Having wrecked by design the educational chances of many of those whose parents cannot afford fees, the Cultural Marxists now want to stamp out the eletism that they themselves have created by default. For their victims of the deliberate dumbing down and anti-eletism in public education, nothing but the best will now do: Oxbridge will have to lower the drawbridge to those who can’t get top marks in their pointless examinations designed more to test students’ awareness of political correctness than objective knowledge of academic subjects. Should Music Conservatoires accept those who can’t read music very well or play an instrument with much accomplishment: would such students be ready for a professional career in three years time? Would they be ever? Oxbridge should not be turned into a remedial crammer for the dispossessed. There is a limit to how much social engineering, Cultural Marxists can inflict without the country collapsing all too soon into a third world cesspool. Cultural Marxists are extremely nasty but not necessarily very bright. Their pure Marxist brethren were successful in destroying the British owned engineering industry when their objective had been to create a Communist Utopea under the auspices of Clause 4.

    I suspect that this latest initiative by the perennial subversives within, is aimed at introducing ‘Affirmative Action’ by the back door. Nurture must be used to right the unfairnesses of Nature (other than superior Type II muscle fibre density).( etc etc -ed)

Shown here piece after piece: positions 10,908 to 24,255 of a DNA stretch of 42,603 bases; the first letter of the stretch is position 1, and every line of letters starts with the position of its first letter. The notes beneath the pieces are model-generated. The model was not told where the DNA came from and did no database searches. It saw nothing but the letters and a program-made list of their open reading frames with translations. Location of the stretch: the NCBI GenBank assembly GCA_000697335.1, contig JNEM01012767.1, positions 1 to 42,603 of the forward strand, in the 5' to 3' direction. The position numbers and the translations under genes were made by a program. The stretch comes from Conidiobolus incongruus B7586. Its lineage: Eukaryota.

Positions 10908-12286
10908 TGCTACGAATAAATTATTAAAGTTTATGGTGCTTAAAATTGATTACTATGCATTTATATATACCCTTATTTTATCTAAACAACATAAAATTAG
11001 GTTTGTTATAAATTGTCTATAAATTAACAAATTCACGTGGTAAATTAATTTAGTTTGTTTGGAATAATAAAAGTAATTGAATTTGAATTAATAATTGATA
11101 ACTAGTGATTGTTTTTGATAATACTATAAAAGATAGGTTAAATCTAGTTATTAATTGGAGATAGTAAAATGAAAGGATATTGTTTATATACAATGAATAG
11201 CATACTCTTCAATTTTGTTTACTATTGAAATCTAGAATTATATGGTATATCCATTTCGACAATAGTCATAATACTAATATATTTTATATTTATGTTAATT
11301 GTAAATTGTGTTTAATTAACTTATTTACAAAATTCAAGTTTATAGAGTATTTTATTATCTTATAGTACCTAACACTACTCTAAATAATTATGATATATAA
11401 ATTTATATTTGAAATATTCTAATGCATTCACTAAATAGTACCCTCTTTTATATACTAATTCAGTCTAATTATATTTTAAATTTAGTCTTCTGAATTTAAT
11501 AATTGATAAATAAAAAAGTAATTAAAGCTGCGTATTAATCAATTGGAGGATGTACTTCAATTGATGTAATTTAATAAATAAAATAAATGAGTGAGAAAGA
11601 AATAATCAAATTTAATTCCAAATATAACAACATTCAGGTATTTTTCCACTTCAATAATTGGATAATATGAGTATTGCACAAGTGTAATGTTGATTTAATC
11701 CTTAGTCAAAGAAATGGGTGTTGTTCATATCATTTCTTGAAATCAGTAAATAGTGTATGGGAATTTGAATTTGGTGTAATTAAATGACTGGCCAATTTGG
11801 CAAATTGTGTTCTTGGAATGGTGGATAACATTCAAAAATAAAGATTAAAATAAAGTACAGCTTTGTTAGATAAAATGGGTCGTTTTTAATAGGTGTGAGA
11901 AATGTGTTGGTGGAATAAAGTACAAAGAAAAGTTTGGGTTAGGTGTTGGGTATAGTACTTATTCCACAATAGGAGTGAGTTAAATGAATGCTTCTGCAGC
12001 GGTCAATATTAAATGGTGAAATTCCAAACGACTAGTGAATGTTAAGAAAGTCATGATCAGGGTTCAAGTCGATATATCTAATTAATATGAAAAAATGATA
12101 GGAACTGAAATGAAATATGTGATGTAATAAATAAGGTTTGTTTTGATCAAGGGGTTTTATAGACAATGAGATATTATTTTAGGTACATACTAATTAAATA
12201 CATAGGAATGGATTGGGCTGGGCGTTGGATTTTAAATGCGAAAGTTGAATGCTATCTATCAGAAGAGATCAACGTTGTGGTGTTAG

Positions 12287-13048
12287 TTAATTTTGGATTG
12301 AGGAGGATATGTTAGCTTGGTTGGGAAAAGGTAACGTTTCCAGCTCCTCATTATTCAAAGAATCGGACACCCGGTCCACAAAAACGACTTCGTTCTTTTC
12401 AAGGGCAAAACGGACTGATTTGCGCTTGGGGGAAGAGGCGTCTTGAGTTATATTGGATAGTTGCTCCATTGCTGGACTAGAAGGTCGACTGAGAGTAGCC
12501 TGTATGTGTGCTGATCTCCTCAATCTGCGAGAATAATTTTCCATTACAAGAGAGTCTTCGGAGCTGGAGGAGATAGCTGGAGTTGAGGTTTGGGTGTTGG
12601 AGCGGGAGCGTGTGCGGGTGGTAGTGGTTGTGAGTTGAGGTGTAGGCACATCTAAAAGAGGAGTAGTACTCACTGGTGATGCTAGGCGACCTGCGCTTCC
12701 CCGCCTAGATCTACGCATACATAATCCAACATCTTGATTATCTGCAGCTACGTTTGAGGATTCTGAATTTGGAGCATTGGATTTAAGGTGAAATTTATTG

22. alan jutson
    Posted April 7, 2011 at 12:45 pm | Permalink

    John

    Whilst I understand your comparison, and your argument is difficult to disagree with, the biggest drawback to social mobility in general terms, is in some areas, not being able to access good schooling, even if you would want to choose to, if you have a lack of money.

    ALL SCHOOLS should be able to offer a good basic education, that will enable their pupils to make their own way in this World. We simply do not have that situation at the moment, and the reason is politicians who keep messing with the system, although quite why I do not understand.

    Mathematics is exactly the same year on year,
    English language (by and large) does not change year on year.
    History is a record of the past, and so cannot change.
    Physics and Chemistry, whilst there are advances and new discoveries, is as it has been for decades.
    Geography does not change much other than Countries names, unless you include the recent global warming fiasco.